Tastings of Select Ales and Lagers Highlight Distinctive Regional Ingredients of Central, South America
PHILADELPHIA, PA—Sip outside the usual happy hour routine. On Thursday, May 8, 6:30 to 8:30 pm, the Young Friends of the Penn Museum present Cerveza! Celebrating the South American Tradition. Dr. Clark Erickson, American Section Curator-in-Charge, talks about south-of-the-border beer traditions and his recent research and collaboration with Dogfish Head Brewery to replicate traditional South American chicha beer, before inviting guests to sample beers representing the region. Admission to Cerveza! Celebrating the South American Tradition is $30, general admission; $25 for members of the Penn Museum. Admission includes talk, beer tastings, and South American-themed hors d'oeurves. Visit www.penn.museum/calendar or call 215.898.4000 for details and to purchase tickets.
Chicha beer, a traditional Latin American corn beer, and manioc beer, made from the starchy root also known as yuca or cassava, are historically rooted in the Amazon and Andean regions. Women typically brew the beverages, which are often fermented, but the name also encompasses non-alcoholic drinks.
Opening the evening celebration, Dr. Erickson offers guests insights about the indigenous cultures credited with creating the beverages, using objects from the Museum's permanent collection. Guests can also enjoy Dr. Erickson's candid account of his attempt at the authentic Peruvian method of chewing dried purple corn and spitting it aside, to later brew into chicha. The New York Times chronicled the effort, led by Dogfish Head Brewery founder Sam Calagione, noting that ancient chicha-makers realized human saliva breaks down the starch into sugars capable of fermentation.
Visitors are invited to relax in the tranquil Warden Garden, enjoy tres leches cake and other South American-themed hors d'oeuvres, and taste ales and lagers from Central and South America, or based on regional ingredients. Featured beers include Xingu Black (Brazil), Bohemia Clásica (Mexico), Cusqueña Premium (Peru), Cerveza Cristal (Peru), Dogfish Head Palo Santo (USA), and Southern Tier Choklat (USA). Unfortunately no chicha will be served due to a lack of availability in the United States.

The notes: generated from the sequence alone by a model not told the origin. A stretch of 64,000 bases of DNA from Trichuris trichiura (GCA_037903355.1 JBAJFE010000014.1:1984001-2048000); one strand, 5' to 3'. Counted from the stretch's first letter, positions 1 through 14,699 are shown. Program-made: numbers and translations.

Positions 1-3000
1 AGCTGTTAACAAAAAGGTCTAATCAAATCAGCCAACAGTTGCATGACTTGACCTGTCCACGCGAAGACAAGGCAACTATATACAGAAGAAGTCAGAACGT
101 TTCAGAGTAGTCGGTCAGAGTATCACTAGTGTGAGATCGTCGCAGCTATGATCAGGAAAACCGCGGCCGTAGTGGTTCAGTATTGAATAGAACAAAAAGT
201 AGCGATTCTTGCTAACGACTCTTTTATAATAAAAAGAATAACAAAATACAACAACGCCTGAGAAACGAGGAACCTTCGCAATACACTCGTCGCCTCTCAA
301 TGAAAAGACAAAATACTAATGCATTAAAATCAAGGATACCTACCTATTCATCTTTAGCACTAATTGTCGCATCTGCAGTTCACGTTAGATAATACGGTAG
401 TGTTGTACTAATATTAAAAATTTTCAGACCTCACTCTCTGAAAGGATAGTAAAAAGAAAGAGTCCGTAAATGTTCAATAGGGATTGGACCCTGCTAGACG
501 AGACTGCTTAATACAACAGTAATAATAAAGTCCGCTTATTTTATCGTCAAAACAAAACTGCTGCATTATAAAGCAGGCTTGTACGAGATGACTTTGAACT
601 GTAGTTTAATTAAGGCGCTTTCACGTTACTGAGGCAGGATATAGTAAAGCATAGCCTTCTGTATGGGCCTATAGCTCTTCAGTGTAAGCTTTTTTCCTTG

The Young Friends of the Penn Museum is a group of active members ages 21 to 45, with a mission to raise awareness of the Penn Museum among the area's young professionals and graduate students.
About the Penn Museum
The Penn Museum (the University of Pennsylvania Museum of Archaeology and Anthropology) is dedicated to the study and understanding of human history and diversity. Founded in 1887, the Museum has sent more than 300 archaeological and anthropological expeditions to all the inhabited continents of the world. With an active exhibition schedule and educational programming for children and adults, the Museum offers the public an opportunity to share in the ongoing discovery of humankind's collective heritage.
The Penn Museum is located at 3260 South Street, Philadelphia, PA 19104 (on Penn's campus, across from Franklin Field). Public transportation to the Museum is available via SEPTA's Regional Rail Line at University City Station; the Market-Frankford Subway Line at 34th Street Station; trolley routes 11, 13, 34, and 36; and bus routes 21, 30, 40, and 42. Museum hours are Tuesday through Sunday, 10:00 am to 5:00 pm, and first Wednesdays of each month until 8:00 pm. Open select holiday Mondays. Museum admission donation is $15 for adults; $13 for senior citizens (65 and above); free for U.S. Military; $10 for children and full-time students with ID; free to Penn Museum Members, PennCard holders, and children 5 and younger.
Hot and cold meals and light refreshments can be purchased with or without Museum admission in The Pepper Mill Café; the Museum Shop and Pyramid Shop for Children offer a wide selection of gifts, books, games, clothing and jewelry. The Penn Museum can be found on the web at www.penn.museum. For general information call 215.898.4000. For group tour information call 215.746.8183.
Photo: Dr. Clark Erickson, Curator-in-Charge, Penn Museum American Section, with several 16th-century Peruvian wooden keros, wooden vessels used to imbibe alcoholic beverages. These and other objects from the Penn Museum collections—some dating to more than 1,000 years ago—help to illustrate the history of Andean beer during "Cerveza: Celebrating the South American Tradition," Thursday, May 8 at the Penn Museum (Photo: Penn Museum).